Swine! That comment is *far too* insightful.
Swine! That comment is *far too* insightful.
So you've clearly never used code written on, say, an Apple Newton or an iPad, or possibly even a PalmOS machine - all systems where the user (for which, read "programmer") has no access to the filesystem or there IS no filesystem.
You need to get out more. Learn about how much you don't know before you start confidently making statements about the world.
This is the first person in any discussion of Unity who's said what I too felt. I spent ages fiddling with and customising GNOME 2 to try to get it working as smoothly as I can do in 2min with [*whispers*] Windows. Unity has just blown this away. Minimal tweaking and it works just fine.
I really do not understand people who are flexible enough to move away from majority, default-choice commercial OSs to a minority FOSS OS such as Linux and then have a nervous breakdown because the desktop changes a bit!
Unity is a
And Unity does actually work pretty well. It replicates all the important functionality from GNOME 2, Mac OS X and, yes, even Windows. No, not everything I'd like is there, but everything I
GNOME 3, from a fairly brief try, is far more disruptive - but it's pretty and there were some elements of it I liked. When it's an option on Ubuntu, I will give it a proper try.
Bugger the video formats, where are the transcripts?
I could either spend half a day watching them or 5-10 min reading. You guys may have all day; I don't.
We can expect the first biological package to hit Kilimanjaro soon... right after Iapetus turns black and Hyperion disappears.
(Hint for the terminally unhip.)
Congrats! I did indeed change my password & post from it myself. Almost surreal to use a Spectrum on the Web...
Good to finally meet you, as well. If I'm back on the Isle of Man, I'll let you know.
I shall pop over and say hello while I'm there, then!
The big fat extended battery is one of the things I miss from my HTC Universal from before it got stolen.
640*480 VGA screen, touchscreen, QWERTY keyboard - albeit a lousy one - 3G, SDHC, IRDA, Wifi, Bluetooth, 2 cameras, one for video, one for photos - that phone had nearly everything. And with the 4.8Ah battery I had, not only did the camera still work and so on, but it ran for a whole long weekend of heavy use on a single charge. I could leave home for work Friday morning, go away for a weekend, and it'd still be going when I got back to the office on Monday morning to charge it. OK, so, it was fat with the big battery and no longer fitted in its case - but totally worth it.
The only snags were the disastrous keyboard - poor layout, but app keys for the various bundled programs in the main alpha block, so if you didn't quite hit the space bar, you left your current app in mid-sentence and entered the web browser or something - and the fact that it ran Windows Mobile. Which is utterly horrid.
My current Nokia E90 does more and has a better keyboard, but it has no touchscreen, can't charge over USB, lacks a standard headphone socket and if I use it hard its battery is dead in 5-6hr. If I use my wonderful media phone as an MP3 player or radio all day, and navigate using its GPS, before sunset it's dead - and I can't charge it without the special Nokia charger. Old ones don't work, they changed the connector size.
If I tether it to my notebook it works fine as a 3.5G modem - but its battery is dead in 2-3hr of use.
And no extended ones are available.
It's so stupid it's tragic.
Not only Wolfenstein - which arguably was the origin of the engine of Doom - but other significant milestones are missing.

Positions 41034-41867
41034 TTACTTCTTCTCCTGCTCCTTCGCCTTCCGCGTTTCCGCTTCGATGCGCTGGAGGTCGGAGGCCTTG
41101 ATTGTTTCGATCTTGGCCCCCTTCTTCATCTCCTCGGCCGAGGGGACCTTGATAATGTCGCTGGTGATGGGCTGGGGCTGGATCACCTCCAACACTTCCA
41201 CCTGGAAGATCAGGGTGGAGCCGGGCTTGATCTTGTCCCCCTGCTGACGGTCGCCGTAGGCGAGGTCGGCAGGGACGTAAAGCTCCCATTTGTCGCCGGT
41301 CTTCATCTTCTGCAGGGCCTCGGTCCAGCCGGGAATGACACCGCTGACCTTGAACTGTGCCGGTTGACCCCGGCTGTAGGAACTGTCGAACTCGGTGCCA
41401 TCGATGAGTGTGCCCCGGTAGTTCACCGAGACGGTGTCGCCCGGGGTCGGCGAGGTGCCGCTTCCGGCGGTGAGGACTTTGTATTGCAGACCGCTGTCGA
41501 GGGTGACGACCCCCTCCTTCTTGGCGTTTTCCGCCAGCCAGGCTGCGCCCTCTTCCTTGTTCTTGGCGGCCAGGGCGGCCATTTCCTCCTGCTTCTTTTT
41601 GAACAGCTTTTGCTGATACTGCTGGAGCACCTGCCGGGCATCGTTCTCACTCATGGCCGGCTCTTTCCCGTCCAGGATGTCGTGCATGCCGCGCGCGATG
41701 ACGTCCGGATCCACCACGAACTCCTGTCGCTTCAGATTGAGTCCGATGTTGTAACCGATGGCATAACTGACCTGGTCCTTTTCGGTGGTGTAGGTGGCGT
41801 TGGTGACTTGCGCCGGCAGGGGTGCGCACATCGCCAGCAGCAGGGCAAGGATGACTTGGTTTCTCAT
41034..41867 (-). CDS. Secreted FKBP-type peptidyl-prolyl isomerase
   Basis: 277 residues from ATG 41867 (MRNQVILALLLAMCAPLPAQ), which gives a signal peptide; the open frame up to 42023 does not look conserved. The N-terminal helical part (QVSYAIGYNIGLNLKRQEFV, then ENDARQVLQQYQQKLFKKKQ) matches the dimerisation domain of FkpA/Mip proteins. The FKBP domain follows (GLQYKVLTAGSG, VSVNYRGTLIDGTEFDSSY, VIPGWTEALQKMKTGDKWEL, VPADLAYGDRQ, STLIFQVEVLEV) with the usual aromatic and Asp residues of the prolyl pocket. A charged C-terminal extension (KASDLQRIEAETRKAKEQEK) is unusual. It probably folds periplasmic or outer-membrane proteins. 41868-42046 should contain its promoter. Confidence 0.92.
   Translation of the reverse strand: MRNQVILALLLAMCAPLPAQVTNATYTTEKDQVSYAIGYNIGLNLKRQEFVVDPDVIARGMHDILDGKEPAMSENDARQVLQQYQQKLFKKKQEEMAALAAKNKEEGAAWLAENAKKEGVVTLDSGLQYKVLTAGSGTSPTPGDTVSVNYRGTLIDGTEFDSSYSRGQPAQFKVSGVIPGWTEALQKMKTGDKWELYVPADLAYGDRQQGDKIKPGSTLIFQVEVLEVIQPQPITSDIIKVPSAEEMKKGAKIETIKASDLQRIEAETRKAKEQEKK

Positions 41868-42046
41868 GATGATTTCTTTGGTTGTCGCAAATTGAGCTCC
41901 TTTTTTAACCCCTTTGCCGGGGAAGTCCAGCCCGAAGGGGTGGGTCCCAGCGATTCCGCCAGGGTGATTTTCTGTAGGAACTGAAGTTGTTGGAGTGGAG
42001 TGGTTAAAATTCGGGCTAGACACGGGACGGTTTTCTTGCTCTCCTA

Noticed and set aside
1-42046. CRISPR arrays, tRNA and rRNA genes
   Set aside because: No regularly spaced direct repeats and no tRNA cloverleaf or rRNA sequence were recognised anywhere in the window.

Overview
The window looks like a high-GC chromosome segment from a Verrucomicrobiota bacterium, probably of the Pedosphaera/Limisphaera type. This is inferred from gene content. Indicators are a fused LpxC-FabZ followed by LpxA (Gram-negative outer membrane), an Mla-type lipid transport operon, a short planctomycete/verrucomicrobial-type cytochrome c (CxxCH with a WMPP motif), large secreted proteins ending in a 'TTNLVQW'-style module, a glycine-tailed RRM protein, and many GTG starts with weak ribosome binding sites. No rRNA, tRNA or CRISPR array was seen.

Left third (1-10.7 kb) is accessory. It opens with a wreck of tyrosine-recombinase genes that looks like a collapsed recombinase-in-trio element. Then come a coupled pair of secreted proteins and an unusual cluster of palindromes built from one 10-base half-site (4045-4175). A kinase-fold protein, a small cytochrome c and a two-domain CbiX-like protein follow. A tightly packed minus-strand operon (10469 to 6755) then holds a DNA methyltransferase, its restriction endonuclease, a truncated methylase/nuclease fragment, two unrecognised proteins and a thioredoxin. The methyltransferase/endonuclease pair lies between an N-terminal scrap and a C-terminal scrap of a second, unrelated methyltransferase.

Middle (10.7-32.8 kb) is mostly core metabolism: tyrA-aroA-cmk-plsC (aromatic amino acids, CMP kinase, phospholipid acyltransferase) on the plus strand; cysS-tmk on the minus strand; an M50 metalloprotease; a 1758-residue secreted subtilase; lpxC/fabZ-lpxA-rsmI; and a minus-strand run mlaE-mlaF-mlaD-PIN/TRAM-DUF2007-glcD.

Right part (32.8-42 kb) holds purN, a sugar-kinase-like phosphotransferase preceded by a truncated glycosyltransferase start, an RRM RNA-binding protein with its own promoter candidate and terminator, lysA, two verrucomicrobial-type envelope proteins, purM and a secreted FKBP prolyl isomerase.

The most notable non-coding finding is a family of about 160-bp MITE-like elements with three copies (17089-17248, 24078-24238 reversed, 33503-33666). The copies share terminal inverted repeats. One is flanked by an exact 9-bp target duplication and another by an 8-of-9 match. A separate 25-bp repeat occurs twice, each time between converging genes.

Firstly, Jez San's "Starglider", marketed by Rainbird. Possibly the first 3D game for home computers. ("Battlezone" ran on dedicated vector-graphics hardware.)
David Braben's "Lander" and later the full game "Zarch" for Acorn's Archimedes were AFAIK the first
Of course, Braben's Elite was the first computer game to use any 3D at all - Starglider was
These seem to me to be worthy of a mention, at least an opening paragraph. So, probably, is Maze War (1973!) - just limited box-drawing, but a display of 3D and a widely-used technique.
It doubtless inspired 3D Monster Maze from 1981 on the ZX81, a machine which didn't even have graphics as such:
3D Ant Attack from 1983, which also provided the engine for Zombie Zombie.
It's not some royal proclamation that can never be violated.
If you get sweaty, shower. (If you don't get sweaty, you're not doing it right.) If it starts to rain or whatever after you leave, shower. If there is no shower in the office, find a nearby health club or something and shower there. Probably still cheaper than the costs of motor transport.
If the weather is really inclement or dangerous, *then* you use a vehicle. There's nothing that says that normally doing one prevents the other.
And if you feel ill, then you probably aren't going to work anyway.
These are red herrings.
I worked a 7pm - 7am shift for 9 months last year, too. I lived 10 miles from my work, which was in the centre of London, one of the largest cities with some of the most congested traffic in the world.
I got on my bike.
With a month or so of practice, I could equal the time spent on the train - about 45min each way. If you get reasonably skilled, a bicycle can make better time in urban traffic than a car. It burns a thousand plus calories a day, and not only gets you fit, it saves money, as well.
If you're particularly overweight or unfit, try a recumbent. They are massively more ergonomic as well as vastly more aerodynamic to ride.
A daily commute of 15-20 miles each way is perfectly doable and it will transform your life.
It's also a great way to wake up at the start of the day. Beats the hell out of caffeine.
Software production is assumed to be a line function, but it is run like a staff function. -- Paul Licker